Moving through time and space in Black America

The African American Museum in Philadelphia presents Portals + Revelations: Richard J. Watson Beyond Realities

3 minute read
Collage art centers a Black woman sitting with legs crossed, paint and found objects decorate the canvas all around her.
One of the featured works by Watson in his exhibit at AAMP. (Photo courtesy of AAMP.)

Before I enter any exhibit, I consider how the artist intends for visitors to interact with their work. Portals + Revelations: Richard J. Watson’s Beyond Realities invites viewers to engage naturalistic and abstract representations of the artist’s experiences and connections with self, family, nature, society, and culture. Each wall is a gallery of images that reflect Watson’s perceptions of the African American relationship with American history, evolution, resilience, and enlightenment.

These are the times

As I enter the exhibit hall, I’m greeted with Richard’s introduction wall and take a few minutes to learn about his history as a Philadelphia native with a robust artistic career. He’s adorned walls with murals around the city. He’s recognized for his pastoral scenes and seminal murals in the Church of the Advocate. Watson is also known for being a collage artist appreciated for incorporating found objects from his environments into his work. Eager to view his collection of portals and revelations, I begin my journey into his work. I slowly traipse through a room with portraits of landscapes that give me nostalgic wonderment. Each piece represents a different time of day as well as different periods in history—a theme that will carry on throughout the exhibit.

In one room is Discovery, a painting of a wood paddle boat in the foreground abandoned in the middle of a dry, green meadow. In the background are two people walking toward the boat, both wearing matching articles of clothing. I fix on this detail as I begin to think about the period: their clothing suggests this could be the 1700s, and I place my ancestors in their tracks. The scene is serene; Watson’s brush strokes lend movement to the tall grass. I feel as though the discovery of the boat is ironic—perhaps this is a vehicle of escape, abandoned in a wide-open field of opportunity, yet there’s nowhere to go.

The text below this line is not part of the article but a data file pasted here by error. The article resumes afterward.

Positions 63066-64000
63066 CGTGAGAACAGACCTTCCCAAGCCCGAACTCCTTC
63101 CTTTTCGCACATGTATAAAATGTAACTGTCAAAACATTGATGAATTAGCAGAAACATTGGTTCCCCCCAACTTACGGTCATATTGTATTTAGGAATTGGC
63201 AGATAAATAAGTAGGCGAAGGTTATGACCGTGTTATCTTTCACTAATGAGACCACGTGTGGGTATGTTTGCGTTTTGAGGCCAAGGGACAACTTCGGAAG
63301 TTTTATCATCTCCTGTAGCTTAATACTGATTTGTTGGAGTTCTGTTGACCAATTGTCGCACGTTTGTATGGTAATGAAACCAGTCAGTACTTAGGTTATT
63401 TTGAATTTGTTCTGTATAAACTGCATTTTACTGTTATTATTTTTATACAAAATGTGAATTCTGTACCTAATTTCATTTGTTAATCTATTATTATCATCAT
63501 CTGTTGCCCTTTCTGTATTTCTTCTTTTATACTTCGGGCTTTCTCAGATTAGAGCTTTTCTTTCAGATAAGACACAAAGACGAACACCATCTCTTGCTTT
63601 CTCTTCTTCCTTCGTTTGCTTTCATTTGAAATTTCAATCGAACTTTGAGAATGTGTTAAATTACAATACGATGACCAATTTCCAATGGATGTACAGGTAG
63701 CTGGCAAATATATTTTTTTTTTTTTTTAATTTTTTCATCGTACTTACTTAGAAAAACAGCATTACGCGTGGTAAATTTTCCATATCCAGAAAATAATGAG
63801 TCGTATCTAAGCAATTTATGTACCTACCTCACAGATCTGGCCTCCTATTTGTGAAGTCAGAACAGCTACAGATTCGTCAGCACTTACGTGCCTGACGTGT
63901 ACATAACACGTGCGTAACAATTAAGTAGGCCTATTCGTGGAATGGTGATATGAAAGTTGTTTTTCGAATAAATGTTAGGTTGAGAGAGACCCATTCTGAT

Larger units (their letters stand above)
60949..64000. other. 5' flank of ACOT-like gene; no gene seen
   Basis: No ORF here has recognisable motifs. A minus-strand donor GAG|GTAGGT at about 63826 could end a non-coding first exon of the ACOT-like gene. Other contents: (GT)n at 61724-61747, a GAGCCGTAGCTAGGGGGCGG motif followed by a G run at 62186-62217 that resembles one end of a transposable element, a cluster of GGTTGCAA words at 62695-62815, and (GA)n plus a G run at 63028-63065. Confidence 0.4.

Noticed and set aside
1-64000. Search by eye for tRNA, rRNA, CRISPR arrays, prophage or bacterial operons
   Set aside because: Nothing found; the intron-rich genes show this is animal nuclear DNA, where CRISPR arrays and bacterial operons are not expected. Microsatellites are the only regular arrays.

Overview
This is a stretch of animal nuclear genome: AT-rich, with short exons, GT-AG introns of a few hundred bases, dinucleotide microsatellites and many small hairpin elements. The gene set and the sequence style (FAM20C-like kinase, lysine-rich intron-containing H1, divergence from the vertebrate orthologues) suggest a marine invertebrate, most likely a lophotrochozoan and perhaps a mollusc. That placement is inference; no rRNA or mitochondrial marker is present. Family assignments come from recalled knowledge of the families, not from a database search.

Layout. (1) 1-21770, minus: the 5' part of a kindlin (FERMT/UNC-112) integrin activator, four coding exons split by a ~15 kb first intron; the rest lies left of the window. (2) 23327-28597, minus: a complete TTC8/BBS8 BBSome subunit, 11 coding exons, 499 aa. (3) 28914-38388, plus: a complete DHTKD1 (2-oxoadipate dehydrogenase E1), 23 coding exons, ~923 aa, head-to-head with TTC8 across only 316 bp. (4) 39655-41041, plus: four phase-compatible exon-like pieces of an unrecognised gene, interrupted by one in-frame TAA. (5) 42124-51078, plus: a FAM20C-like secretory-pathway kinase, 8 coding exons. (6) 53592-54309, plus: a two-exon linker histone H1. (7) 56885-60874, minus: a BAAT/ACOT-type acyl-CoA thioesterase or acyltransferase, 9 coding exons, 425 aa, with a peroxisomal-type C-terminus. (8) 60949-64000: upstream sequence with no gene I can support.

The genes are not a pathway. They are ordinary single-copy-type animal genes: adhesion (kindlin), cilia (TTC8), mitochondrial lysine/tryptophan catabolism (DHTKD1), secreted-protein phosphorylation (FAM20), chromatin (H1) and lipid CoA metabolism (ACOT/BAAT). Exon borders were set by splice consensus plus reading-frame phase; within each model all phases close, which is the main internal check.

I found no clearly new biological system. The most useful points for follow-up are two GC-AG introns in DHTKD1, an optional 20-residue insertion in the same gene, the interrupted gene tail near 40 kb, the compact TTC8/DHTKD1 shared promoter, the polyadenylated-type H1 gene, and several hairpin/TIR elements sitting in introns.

Liberation and colonization

As I tour this room, an older man guides two young viewers. They take time to analyze each piece the same as I did. They take residence at two found computer screens Watson has turned into canvases for pieces—titled Portal I and Portal II. They discuss how Watson’s work influences their understanding of an artist’s use of various mediums and materials to tell stories that reimagine realities and fantasies through art, connecting Watson's themes to their own historical knowledge and lived experiences.

In another room, Watson’s famed abstract art and use of found objects are on display with diverse pieces that represent both the liberation of African American people and the impacts of the rise of colonial systems. Biography of a Drive By reflects the pain of loss and trauma from gun violence as a symptom of systemic oppression with use of bullet shells, coins, and found images, making a relatable, impactful collage. Beyond the Blues is a vivacious painting that captures the various experiences of African Americans through a collage of emotions, tracing Black joy as it grows from sorrow.

A remarkable journey

Portals + Revelations is a respected vehicle through time inclusive of the realities of systemic trauma as well as the evolution of Black culture through triumphs and tribulations of individual and collective liberation. Through Watson’s work, viewers are transported through a remarkable journey of the evolution of Black identity and culture.

What, When, Where

Portals + Revelations: Richard J. Watson Beyond Realities. Through March 6, 2022, at the African American Museum in Philadelphia, 701 Arch Street, Philadelphia. $14. (215) 574-0380 or

The museum is strongly enforcing that visitors always wear masks and social distance. There are hand sanitizing stations at the entry to every floor and throughout each exhibit room.


AAMP is fully accessible with the option of ramps and elevators throughout the building.

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